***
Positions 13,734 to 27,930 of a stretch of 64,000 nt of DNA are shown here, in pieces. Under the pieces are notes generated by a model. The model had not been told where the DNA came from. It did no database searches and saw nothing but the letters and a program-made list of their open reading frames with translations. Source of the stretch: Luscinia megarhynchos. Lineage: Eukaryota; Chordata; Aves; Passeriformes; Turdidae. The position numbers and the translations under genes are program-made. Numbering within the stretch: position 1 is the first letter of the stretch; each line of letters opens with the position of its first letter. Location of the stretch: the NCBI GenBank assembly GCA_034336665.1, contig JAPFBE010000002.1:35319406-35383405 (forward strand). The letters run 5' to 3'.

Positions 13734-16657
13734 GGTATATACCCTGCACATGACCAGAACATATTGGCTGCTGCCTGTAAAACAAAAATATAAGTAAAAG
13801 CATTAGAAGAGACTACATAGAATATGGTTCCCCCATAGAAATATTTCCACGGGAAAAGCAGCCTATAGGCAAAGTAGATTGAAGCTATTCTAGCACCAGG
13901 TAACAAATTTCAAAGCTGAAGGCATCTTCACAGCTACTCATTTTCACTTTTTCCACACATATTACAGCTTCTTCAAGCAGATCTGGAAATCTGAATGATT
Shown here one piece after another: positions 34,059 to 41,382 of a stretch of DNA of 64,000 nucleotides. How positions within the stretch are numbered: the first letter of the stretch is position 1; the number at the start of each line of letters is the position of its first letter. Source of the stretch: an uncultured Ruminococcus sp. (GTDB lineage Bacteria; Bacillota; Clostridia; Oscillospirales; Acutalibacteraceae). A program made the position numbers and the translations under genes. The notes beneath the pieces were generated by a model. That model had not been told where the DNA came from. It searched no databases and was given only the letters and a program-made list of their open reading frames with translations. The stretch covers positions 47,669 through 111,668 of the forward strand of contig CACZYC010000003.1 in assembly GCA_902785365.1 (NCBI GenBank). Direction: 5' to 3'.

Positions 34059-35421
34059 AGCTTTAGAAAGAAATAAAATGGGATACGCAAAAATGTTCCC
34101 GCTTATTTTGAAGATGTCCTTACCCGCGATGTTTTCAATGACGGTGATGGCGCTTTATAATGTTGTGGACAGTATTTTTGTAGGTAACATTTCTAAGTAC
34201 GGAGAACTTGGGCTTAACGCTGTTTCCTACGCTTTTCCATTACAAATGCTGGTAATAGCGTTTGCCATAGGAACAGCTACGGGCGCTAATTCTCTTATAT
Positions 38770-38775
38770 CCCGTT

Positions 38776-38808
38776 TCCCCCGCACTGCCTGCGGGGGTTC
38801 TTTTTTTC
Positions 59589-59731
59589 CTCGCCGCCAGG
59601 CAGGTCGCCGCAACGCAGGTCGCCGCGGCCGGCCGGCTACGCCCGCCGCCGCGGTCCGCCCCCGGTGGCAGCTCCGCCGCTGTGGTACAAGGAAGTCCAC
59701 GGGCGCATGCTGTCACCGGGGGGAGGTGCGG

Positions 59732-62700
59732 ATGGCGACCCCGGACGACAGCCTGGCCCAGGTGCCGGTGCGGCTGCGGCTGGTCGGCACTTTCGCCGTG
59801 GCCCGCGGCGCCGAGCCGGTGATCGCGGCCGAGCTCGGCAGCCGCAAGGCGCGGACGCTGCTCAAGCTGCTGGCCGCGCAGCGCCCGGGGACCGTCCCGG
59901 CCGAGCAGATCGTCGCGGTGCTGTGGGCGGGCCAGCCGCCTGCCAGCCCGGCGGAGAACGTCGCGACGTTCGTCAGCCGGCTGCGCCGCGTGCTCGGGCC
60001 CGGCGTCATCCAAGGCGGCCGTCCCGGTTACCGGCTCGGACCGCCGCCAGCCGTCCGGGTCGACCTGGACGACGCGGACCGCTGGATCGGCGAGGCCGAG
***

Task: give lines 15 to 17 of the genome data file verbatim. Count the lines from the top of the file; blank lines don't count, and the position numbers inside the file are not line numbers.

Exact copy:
38801 TTTTTTTC
Positions 59589-59731
59589 CTCGCCGCCAGG